The real world does not take flight
Pivô, Sao Paulo
2 September – 27 October 2018

This is the first solo show in Brazil by Mexican artist Rodrigo Hernández and is the outcome of a two months residency at Pivô, where the artist developed cardboard sculptures and an installation directly in the exhibition space.

The title is appropriated from the first verse of Polish poet Wislawa Szymborska’s poem “The real world”. Szymborska won a Nobel Prize in literature and her main subjects are daily life, history and nature articulated in a colloquial language of powerful poetic effect. Hernández departures from the relation between dream and reality suggested in the poem to create an immersive environment where geometric patterns painted on walls relate to the shapes of sculptures hanging on it, so that painted forms and tridimensional reliefs correspond to each other.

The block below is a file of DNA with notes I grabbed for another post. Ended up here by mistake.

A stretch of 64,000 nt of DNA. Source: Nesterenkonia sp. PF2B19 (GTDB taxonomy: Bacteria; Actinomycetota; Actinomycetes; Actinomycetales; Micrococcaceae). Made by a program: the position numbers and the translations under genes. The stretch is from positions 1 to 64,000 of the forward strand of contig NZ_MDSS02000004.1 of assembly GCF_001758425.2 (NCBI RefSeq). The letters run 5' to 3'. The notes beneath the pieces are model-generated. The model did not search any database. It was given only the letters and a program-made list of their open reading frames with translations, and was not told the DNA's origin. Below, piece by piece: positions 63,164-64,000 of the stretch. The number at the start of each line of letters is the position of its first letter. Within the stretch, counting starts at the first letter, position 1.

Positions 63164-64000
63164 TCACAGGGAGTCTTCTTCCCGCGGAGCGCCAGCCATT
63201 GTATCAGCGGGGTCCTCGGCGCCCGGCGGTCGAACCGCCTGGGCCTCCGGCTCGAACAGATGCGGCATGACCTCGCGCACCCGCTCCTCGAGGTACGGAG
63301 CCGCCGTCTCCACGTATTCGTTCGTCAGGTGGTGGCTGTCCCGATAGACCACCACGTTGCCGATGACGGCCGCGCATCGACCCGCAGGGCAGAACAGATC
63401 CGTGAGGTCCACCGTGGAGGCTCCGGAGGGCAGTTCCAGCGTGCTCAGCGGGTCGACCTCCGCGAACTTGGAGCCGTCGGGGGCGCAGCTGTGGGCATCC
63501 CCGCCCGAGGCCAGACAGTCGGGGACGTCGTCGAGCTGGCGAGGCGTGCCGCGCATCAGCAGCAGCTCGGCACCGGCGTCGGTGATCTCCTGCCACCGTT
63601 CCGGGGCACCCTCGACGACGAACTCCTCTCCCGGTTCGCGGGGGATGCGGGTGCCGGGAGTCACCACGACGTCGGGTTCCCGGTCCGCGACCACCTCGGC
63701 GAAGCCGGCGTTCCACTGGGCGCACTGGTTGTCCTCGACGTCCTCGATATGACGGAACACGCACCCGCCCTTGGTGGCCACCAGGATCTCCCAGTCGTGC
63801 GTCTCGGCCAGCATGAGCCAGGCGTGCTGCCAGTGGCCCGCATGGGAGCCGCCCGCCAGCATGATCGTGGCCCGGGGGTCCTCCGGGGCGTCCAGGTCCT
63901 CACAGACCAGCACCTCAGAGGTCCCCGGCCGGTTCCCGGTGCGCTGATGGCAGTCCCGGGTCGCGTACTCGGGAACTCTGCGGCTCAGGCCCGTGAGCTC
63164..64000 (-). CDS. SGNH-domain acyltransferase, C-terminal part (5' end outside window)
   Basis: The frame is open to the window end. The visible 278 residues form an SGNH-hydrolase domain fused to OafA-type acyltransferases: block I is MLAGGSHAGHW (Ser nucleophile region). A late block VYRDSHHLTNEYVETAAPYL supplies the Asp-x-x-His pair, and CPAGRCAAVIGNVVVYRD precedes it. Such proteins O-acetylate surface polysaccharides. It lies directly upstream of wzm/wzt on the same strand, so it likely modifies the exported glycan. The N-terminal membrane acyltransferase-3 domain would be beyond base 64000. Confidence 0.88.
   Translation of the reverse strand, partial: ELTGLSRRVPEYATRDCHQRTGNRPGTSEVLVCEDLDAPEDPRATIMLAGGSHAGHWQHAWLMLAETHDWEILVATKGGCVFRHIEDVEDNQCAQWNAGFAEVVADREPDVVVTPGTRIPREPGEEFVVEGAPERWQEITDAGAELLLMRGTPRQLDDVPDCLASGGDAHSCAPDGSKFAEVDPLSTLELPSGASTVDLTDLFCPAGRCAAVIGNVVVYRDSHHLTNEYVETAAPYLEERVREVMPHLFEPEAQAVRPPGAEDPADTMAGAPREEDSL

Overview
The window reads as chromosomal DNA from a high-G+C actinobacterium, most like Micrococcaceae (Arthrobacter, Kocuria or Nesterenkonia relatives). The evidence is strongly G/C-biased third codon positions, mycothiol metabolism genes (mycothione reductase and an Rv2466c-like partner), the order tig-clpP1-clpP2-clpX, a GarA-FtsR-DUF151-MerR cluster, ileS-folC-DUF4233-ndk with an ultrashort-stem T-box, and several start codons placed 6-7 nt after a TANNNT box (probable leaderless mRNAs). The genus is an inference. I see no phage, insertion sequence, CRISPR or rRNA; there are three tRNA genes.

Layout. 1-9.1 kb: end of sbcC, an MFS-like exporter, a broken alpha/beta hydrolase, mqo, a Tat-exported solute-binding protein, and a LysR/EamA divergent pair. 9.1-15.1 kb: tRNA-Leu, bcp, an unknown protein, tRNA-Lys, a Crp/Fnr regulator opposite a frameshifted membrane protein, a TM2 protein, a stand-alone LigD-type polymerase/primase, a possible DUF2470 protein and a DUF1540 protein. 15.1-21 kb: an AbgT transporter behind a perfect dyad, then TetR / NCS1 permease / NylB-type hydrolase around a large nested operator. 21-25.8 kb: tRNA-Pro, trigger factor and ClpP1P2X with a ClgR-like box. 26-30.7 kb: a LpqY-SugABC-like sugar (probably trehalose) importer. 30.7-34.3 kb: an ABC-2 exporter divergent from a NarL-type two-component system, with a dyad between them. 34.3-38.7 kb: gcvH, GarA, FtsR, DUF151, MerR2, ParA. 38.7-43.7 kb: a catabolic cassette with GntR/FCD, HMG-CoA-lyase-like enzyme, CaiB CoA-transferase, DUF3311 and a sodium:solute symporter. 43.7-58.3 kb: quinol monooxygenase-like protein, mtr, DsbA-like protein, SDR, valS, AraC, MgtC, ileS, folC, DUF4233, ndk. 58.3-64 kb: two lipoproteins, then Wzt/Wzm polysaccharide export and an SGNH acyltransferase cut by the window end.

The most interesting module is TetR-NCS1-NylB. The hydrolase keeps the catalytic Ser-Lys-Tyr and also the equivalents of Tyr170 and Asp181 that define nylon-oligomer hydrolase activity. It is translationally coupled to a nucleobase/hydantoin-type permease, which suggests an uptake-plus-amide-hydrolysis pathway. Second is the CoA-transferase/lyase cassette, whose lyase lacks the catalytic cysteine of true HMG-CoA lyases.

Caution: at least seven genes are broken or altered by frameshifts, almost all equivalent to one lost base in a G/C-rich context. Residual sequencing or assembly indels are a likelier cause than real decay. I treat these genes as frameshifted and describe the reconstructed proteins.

The artist departures from the singularity of the architecture of the exhibition space to create a large-scale wall painting based on geometric patterns used in fashion and 60-70’s Op art, recovering the space with color gradients that generate an atmospheric environment. Cardboard objects – between tridimensional paintings and wall sculptures – are presented in the areas of color transition. Hernández plays with geometric and organic shapes overlapping one another, puzzling the relations between “background” and “figure”.

Working mostly with classical medias and techniques of art making, including drawing, sculpture and painting, Hernández is interested in the constitutive movement of art and image making, from Meso-American iconography to contemporary art. His projects vary from object-making within a devoted studio practice to site-specific and research oriented projects. He draws on a number of aesthetic references, which range classical Japanese printmaking to fashion, and European modernism, among others, to develop a very personal formal vocabulary.

Installation views. Credit: Pivô. Pictures: Everton Ballardin.